What is it?
It is solving problems. That's pretty much it. More specifically, it means breaking down the problem into a list of required steps solve it accurately and efficiently. Just because it has the word computer in the title doesn't mean we can't be talking about solving a maths problem, or constructing a cooking recipe.
How am I promoting it?
On a computer. Sorry, but I'm a computing teacher so that's what I work with. But please don't let that discourage you. Currently, I'm encouraging my students with my own real passion for coding and building. I do this with a variety of products including LittleBits, Minecraft, MakeyMakey, Arduinos, Scratch, Visual Basic, Python and Robotics. All will involve some aspect of getting students to solve a range of problems to within specific criteria of expectation levels.
My next endeavours will involve the implementation of open source coding onto Raspberry Pi devices into the year eleven course starting next year. This, coupled with some additional work in Python, will hopefully lead students to want to experiment with their physical hardware devices on a more advanced level.
I want to incorporate more computational thinking. What should I do?
Why encourage making? Makers will help shape the future, so we need to encourage students to build and create!
After attending the ICTENSW conference last week, I have been inspired to implement MakerSpace into the classroom at my school. Thanks to some generous individuals at the conference, I walked away with not only a plan on how to implement MakerSpace, but some physical devices to support the immediate implementation!
Some of the items, I intend on supporting were not all at the conference, but the point is MakerSpace right? I should adventure out and establish my own MakerSpace and the let the kids help me to evolve it. I already had a few things I personally owned or had gained prior approval for, before the MakerSpace concept had reached me, so I'll be able to fall back on my Mindstorms robots and Rasperry Pi, but to be greedy, I want more!
Not only do I want to implement MakerSpace to support the students at school, I want to play in MakerSpace. What better time to implement than right now, as we prepare to move into the most innovation-inspiring workplace environment at school. The #YHSRebuild is due for completion in the next few weeks, and we should be ready and teaching in the new building next term.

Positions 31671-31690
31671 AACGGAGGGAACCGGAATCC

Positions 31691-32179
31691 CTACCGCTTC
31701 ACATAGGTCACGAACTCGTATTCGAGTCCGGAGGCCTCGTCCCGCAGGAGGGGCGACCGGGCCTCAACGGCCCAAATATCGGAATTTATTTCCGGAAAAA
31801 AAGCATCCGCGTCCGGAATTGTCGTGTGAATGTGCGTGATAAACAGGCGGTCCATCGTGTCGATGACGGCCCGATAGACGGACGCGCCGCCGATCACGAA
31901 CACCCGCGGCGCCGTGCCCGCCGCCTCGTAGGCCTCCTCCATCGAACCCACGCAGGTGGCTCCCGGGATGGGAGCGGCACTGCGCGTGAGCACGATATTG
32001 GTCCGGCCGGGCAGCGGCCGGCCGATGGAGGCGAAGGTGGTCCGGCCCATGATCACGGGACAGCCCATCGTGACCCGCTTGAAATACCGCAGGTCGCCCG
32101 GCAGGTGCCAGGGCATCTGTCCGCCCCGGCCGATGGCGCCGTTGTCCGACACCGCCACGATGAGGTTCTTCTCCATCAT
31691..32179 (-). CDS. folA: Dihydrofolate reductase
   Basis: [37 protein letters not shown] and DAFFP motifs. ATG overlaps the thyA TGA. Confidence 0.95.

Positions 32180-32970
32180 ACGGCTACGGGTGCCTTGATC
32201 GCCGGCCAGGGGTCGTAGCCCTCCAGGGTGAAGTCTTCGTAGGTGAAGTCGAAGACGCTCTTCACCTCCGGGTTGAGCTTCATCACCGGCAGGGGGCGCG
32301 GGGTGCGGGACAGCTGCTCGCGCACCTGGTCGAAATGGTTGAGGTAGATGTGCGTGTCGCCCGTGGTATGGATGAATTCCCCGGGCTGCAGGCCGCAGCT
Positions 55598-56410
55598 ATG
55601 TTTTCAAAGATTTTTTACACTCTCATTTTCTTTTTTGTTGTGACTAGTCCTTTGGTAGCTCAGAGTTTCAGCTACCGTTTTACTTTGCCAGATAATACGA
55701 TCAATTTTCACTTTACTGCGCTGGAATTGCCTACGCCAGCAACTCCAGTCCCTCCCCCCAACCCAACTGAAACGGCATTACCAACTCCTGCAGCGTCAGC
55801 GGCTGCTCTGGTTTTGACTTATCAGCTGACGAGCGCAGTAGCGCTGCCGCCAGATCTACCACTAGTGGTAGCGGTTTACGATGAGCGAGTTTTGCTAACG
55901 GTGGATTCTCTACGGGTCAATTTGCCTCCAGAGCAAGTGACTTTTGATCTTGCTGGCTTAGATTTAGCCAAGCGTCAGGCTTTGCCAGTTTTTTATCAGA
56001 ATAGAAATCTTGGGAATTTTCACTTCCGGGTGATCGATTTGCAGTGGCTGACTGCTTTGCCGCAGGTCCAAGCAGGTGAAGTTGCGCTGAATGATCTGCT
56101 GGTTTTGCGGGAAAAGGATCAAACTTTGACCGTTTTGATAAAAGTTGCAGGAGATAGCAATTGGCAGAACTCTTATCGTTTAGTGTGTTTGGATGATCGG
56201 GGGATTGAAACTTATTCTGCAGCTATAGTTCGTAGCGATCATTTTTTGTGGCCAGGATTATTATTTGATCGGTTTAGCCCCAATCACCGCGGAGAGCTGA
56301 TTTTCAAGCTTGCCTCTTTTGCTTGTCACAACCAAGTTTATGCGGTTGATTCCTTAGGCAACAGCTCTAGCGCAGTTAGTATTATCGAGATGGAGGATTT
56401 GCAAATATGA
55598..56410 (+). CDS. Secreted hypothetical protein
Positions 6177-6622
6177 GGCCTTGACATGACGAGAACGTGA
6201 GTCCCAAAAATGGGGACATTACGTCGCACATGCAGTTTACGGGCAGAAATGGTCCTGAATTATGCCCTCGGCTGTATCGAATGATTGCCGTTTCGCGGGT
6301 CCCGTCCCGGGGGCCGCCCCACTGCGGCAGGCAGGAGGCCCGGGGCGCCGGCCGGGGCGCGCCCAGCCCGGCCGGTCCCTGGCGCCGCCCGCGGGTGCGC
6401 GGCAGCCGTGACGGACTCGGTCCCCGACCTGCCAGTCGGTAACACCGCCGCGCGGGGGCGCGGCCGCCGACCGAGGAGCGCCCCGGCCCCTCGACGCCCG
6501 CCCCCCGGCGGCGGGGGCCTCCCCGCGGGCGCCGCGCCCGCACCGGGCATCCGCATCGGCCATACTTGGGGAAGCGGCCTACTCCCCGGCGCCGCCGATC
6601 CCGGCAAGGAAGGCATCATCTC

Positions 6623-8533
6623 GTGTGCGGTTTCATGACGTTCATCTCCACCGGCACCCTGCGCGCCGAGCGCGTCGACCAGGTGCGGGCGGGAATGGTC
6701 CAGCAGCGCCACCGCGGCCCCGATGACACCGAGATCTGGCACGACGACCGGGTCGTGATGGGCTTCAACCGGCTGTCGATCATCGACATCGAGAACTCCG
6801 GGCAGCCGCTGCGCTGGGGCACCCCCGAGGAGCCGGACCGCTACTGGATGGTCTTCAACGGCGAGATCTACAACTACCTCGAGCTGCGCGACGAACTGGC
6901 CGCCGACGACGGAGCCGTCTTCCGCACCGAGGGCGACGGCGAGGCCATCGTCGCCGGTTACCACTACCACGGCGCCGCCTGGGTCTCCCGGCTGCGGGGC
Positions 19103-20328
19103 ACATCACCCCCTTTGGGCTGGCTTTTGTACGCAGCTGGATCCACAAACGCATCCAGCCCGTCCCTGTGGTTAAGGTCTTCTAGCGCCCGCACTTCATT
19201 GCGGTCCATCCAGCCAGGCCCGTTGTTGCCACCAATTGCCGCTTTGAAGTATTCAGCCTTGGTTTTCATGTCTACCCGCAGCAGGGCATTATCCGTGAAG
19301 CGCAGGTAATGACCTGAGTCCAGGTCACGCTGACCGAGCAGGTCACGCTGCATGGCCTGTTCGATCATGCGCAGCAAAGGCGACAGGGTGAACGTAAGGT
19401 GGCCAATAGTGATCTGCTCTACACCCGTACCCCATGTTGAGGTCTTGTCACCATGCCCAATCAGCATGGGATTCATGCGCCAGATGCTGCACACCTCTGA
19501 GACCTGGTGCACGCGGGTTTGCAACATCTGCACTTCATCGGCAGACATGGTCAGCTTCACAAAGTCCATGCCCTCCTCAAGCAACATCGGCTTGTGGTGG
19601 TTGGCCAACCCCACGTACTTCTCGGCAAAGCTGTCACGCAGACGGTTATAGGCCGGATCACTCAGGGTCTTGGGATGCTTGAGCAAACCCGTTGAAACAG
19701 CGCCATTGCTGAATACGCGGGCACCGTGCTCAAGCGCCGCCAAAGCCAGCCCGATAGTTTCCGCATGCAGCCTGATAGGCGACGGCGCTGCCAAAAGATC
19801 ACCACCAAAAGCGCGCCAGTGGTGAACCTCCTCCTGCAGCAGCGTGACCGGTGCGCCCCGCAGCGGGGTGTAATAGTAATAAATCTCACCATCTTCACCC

.... I know there's more stuff, so if you have anything to suggest, please just let me know!
When Purple Zeus first went live, I was please with the immediate response and support from ICT and computing educators through my own personal learning network, and the network of my employer. Above all else, effective feedback was provided that improved some of my own teaching and lesson plans instantly.
After only a few days active, the website was also featured in the Sydney Regional ICT Newsletter for the DEC. The feature not only promoted the website and brought more visitors from other statewide ICT coordinators, but it helped me build yet another connection to educators. Notably, a connection to the ICT coordinator or coordinators. As a (still relatively) new teachers, this admittedly made me quite proud. It served as yet another reminder of the importance in learning of effective feedback to students.
I have provided a copy of the newsletter below, and you can visit the website here. On top of the latest news around the DEC, it also contains multiple access to resources and other links to like minded teachers.
One of the reasons I decided to create a new portfolio website of resources for my students, as well as reactivate my old blog has a lot to do with my personal learning network. Mostly through communication means like Twitter, but also Edmodo and TES, I have built a large network of teachers with whom I communicate and share resources online.
For all teachers, I can't stress enough just how beneficial this has been to my teaching. So many ideas and so many new colleagues to discuss teaching with has really promoted my work in the profession far more than I ever expected.
Designated chat sessions through Twitter are especially useful. I have regularly participated in #ozcschat and #AussieED, but others have also proved beneficial.
A Computing teacher with a passion for collaboration and open source teaching.